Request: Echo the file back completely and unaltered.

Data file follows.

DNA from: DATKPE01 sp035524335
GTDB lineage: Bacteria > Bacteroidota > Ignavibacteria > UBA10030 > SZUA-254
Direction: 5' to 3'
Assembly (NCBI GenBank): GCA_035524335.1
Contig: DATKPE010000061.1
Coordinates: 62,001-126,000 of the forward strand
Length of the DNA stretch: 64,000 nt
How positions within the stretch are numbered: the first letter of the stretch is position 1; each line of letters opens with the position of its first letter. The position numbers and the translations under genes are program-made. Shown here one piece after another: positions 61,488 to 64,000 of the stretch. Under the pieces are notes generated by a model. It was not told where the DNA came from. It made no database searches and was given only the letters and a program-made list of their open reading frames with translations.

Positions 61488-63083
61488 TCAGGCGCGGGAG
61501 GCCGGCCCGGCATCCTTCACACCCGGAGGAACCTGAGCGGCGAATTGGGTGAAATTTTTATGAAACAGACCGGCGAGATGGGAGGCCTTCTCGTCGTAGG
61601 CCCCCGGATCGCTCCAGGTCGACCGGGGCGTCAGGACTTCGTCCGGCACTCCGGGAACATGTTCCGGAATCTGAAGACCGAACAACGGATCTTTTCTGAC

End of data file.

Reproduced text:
DNA from: DATKPE01 sp035524335
GTDB lineage: Bacteria > Bacteroidota > Ignavibacteria > UBA10030 > SZUA-254
Direction: 5' to 3'
Assembly (NCBI GenBank): GCA_035524335.1
Contig: DATKPE010000061.1
Coordinates: 62,001-126,000 of the forward strand
Length of the DNA stretch: 64,000 nt
How positions within the stretch are numbered: the first letter of the stretch is position 1; each line of letters opens with the position of its first letter. The position numbers and the translations under genes are program-made. Shown here one piece after another: positions 61,488 to 64,000 of the stretch. Under the pieces are notes generated by a model. It was not told where the DNA came from. It made no database searches and was given only the letters and a program-made list of their open reading frames with translations.

Positions 61488-63083
61488 TCAGGCGCGGGAG
61501 GCCGGCCCGGCATCCTTCACACCCGGAGGAACCTGAGCGGCGAATTGGGTGAAATTTTTATGAAACAGACCGGCGAGATGGGAGGCCTTCTCGTCGTAGG
61601 CCCCCGGATCGCTCCAGGTCGACCGGGGCGTCAGGACTTCGTCCGGCACTCCGGGAACATGTTCCGGAATCTGAAGACCGAACAACGGATCTTTTCTGAC